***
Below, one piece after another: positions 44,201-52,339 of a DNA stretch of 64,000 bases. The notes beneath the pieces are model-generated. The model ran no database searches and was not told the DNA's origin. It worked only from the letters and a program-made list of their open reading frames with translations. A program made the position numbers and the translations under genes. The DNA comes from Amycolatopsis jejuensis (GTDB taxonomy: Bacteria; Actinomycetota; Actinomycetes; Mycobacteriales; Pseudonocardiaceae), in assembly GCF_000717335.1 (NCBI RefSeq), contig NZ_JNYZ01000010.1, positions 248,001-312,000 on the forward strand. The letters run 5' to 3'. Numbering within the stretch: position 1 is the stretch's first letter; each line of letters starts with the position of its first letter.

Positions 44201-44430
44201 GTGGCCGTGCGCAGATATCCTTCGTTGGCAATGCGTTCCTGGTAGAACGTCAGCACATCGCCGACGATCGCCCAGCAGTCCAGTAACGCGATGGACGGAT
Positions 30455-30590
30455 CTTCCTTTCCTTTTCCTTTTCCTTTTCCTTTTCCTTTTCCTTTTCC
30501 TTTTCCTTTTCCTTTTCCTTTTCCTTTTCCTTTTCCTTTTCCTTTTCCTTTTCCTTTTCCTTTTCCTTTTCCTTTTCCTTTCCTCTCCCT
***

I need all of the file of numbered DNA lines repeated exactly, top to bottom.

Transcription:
Below, one piece after another: positions 44,201-52,339 of a DNA stretch of 64,000 bases. The notes beneath the pieces are model-generated. The model ran no database searches and was not told the DNA's origin. It worked only from the letters and a program-made list of their open reading frames with translations. A program made the position numbers and the translations under genes. The DNA comes from Amycolatopsis jejuensis (GTDB taxonomy: Bacteria; Actinomycetota; Actinomycetes; Mycobacteriales; Pseudonocardiaceae), in assembly GCF_000717335.1 (NCBI RefSeq), contig NZ_JNYZ01000010.1, positions 248,001-312,000 on the forward strand. The letters run 5' to 3'. Numbering within the stretch: position 1 is the stretch's first letter; each line of letters starts with the position of its first letter.

Positions 44201-44430
44201 GTGGCCGTGCGCAGATATCCTTCGTTGGCAATGCGTTCCTGGTAGAACGTCAGCACATCGCCGACGATCGCCCAGCAGTCCAGTAACGCGATGGACGGAT
Positions 30455-30590
30455 CTTCCTTTCCTTTTCCTTTTCCTTTTCCTTTTCCTTTTCCTTTTCC
30501 TTTTCCTTTTCCTTTTCCTTTTCCTTTTCCTTTTCCTTTTCCTTTTCCTTTTCCTTTTCCTTTTCCTTTTCCTTTTCCTTTCCTCTCCCT